ESL Class, week 5: You’re gonna want this back.

With every week of ESL camp, my resources get downgraded.

When I came to Saipan to teach, I started out with a nice big classroom full of colorful posters and even some teaching materials. In my ignorance, I bemoaned the lack of a curriculum.

That was back when I still had construction paper and dry erase markers.

Sometime during week 3, I was moved to a classroom with twelve desks. I had fifteen students at that time. We crammed them in. I paid what seemed like an exorbitant amount for dry-erase markers and a few teaching materials.

Today, school started officially and I got a classroom that reminds me of a tiny airplane. It seats 10, five single-file desks in a line on each side. There’s a bookshelf that moonlights as a door; a row of actual built-in shelves rotates in the wall to open into an adjoining room. Narnia isn’t on the other side. I checked.

It’s far enough from the office that I have no internet connection, but the aircon works, so I’m not complaining.

One more week here. A few more days of teaching ESL classes, then another of those infinitely long days with several long flights and almost-as-long layovers to take me back to my home in Greenville, SC.

I’ll miss the ocean. The sunsets. Many of the people. I’m starting to realize that making friends an ocean away from home is much like asking for a less-than-happy ending.

5 comments

  1. What a unique hallway/classroom! Resources are precious; however, it is not so easy to see that until they are no longer available-yes?

  2. You’ll see them later…there are some things that never make missionary prayer requests…now you know some of the ” behind the scene struggles ” they face. Bare one anothers burdens…now you know some that aren’t talked about so much…if you don’t see them here…you’ll see them later …but you can now pray more specifically for their needs.needs …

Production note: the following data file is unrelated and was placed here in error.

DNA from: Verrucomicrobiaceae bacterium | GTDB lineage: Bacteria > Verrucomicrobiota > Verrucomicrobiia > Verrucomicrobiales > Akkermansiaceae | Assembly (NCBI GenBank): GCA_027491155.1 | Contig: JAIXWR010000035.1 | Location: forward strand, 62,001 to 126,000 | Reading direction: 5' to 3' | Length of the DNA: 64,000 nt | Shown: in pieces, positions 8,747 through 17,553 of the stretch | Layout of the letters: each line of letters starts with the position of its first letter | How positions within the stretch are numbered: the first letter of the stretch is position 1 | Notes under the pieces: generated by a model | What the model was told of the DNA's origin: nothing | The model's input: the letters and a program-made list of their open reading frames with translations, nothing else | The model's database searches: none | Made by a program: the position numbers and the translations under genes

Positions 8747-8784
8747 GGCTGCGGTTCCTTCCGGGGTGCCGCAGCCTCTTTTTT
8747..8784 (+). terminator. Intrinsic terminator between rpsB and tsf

3. Hey, I stumbled upon your Facebook/blog through Angela Zhang’s Facebook! I taught at Eucon from 2010 until this past June, and my time there included ESL Camp (three ESL Camps, I’m pretty sure). It definitely feels like you’re just being thrown into the unknown when it comes to ESL Camp because you have no curriculum… actually, you don’t really have anything, unless they gave you some PowerPoint presentations the other teachers made during the “winter.”
    I hope you finish your time there well! I miss Saipan a lot, and those kids (especially the dorm students) never really leave your thoughts or heart.

    1. Wow, that’s awesome! Such a small world. :) I know what you mean about the people around here getting stuck in your heart. It’s pretty special. Someone did share those PP’s, but most of the time my classes were so crowded there was nowhere to even set up a projector, haha. It’s been an adventure.

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